Most courses at university have a fixed set of modules which all first years do so that everyone is on the same level by year 2. As the course progresses, more options and paths can be chosen. At uni I tried to avoid statistics and probability, focussing more on pure and applied maths. There are so many areas of maths which get introduced at this level which are never touched upon at high school, especially for those who hadn't previously done further maths. For instance, pure maths tends to revolve around rigorous proof which had only been hinted at before, and applied maths deals heavily in solving differential equations. I was so glad to have done further maths (this course didn't actually require it) so I wasn't overwhelmed with new topics from day 1!

I couldn't get much 'real' summer work between years 1 and 2, so I took some work helping at open days at uni as well as building nextlevelmaths.com from scratch. I'd done some tutoring before, so it seemed a sensible outlet for programming interests which were sparked during my computing A-level. I can't overstate how vital this project has been in all my job applications since. It's shown self-motivation and skill development, given me something interesting to talk about in interviews and the feedback I've received from visitors has just made it feel generally worth doing. University is for life experiences and a degree, but employers want someone who has WORKED, so whether it's a summer job or a self-run project, do something with those stupidly long uni summers!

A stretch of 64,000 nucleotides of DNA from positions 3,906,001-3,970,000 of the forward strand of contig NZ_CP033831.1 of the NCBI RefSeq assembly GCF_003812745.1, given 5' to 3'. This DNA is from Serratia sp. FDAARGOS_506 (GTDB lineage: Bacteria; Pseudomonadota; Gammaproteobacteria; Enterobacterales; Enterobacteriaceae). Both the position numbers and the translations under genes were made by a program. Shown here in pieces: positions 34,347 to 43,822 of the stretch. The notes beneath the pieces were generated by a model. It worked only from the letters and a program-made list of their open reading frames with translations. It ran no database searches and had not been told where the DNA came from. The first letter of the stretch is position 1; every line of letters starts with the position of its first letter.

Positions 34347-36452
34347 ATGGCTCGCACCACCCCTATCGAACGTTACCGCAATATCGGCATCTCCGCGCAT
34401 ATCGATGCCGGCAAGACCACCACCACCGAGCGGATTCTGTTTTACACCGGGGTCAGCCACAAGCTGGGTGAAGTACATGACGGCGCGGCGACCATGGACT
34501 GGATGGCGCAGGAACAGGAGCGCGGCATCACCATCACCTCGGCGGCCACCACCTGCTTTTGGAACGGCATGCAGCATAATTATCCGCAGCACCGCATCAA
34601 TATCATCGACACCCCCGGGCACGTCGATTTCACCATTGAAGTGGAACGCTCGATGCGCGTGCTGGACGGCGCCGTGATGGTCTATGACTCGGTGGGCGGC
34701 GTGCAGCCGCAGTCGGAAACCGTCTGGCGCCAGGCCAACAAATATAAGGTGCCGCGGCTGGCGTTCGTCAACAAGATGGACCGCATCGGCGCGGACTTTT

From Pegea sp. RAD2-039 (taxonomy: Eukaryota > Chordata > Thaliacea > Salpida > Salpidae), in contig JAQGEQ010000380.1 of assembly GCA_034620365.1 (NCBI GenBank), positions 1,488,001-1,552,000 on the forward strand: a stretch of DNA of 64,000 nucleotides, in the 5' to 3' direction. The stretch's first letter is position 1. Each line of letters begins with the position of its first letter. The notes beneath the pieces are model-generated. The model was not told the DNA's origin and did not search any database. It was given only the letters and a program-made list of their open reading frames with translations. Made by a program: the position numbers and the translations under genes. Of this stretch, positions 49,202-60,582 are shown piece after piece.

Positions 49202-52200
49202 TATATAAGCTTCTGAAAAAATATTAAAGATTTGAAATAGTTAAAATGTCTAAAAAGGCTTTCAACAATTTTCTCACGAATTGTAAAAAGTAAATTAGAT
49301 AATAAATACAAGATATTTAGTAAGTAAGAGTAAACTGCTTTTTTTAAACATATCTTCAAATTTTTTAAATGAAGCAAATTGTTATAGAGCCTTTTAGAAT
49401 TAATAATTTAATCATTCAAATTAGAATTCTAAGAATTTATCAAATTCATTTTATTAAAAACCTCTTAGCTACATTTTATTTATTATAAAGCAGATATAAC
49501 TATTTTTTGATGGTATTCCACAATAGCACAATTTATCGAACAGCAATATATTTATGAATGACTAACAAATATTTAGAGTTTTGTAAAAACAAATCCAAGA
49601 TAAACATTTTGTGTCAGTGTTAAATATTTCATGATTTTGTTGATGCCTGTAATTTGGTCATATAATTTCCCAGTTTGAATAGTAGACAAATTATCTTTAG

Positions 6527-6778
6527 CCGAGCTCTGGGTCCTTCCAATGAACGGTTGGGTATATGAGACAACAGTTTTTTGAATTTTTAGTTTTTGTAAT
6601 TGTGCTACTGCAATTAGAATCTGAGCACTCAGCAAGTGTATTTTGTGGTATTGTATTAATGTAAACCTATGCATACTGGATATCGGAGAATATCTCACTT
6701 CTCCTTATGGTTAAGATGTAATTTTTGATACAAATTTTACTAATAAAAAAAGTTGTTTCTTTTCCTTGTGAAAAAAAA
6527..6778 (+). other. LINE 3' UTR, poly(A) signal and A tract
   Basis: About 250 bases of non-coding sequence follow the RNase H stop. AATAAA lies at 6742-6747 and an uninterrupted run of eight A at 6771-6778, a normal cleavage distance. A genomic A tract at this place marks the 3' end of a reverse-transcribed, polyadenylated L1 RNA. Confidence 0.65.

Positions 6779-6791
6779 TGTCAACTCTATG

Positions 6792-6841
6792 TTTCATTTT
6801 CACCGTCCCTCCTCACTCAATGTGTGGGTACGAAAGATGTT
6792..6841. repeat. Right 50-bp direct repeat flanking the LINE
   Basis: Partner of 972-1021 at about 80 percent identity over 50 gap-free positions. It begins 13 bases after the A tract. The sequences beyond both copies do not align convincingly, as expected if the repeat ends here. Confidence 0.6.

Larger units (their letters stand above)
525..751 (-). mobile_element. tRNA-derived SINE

By the end of year 2, I had switched from the 3 year BSc course to the 4 year MMath course. I was just enjoying Nottingham and uni so much, and putting 'real life' off for another year seemed a good idea, I still had no clue about careers. I was beginning to focus solely on applied maths and computing modules, so decided the next step was to get an internship somewhere to find out what I wanted to do when I could put off graduation no moreā€¦

University Years 3 and 4

In the summer before year 3 I was lucky enough to get a 13 week internship at a global engineering and project management consultancy in Birmingham. This meant 3 hours a day on trains to work as a data analyst in a great team of highways and transportation engineers. I learnt loads about programming, office life, commuting... the list goes on. The absolute best way to find out what you enjoy doing is to do something! I wish the careers advisors had told us this, there never seemed to be much emphasis on internships and yet it's essentially a really extended interview to see if you like the company and they like you, with a view to come back after graduating!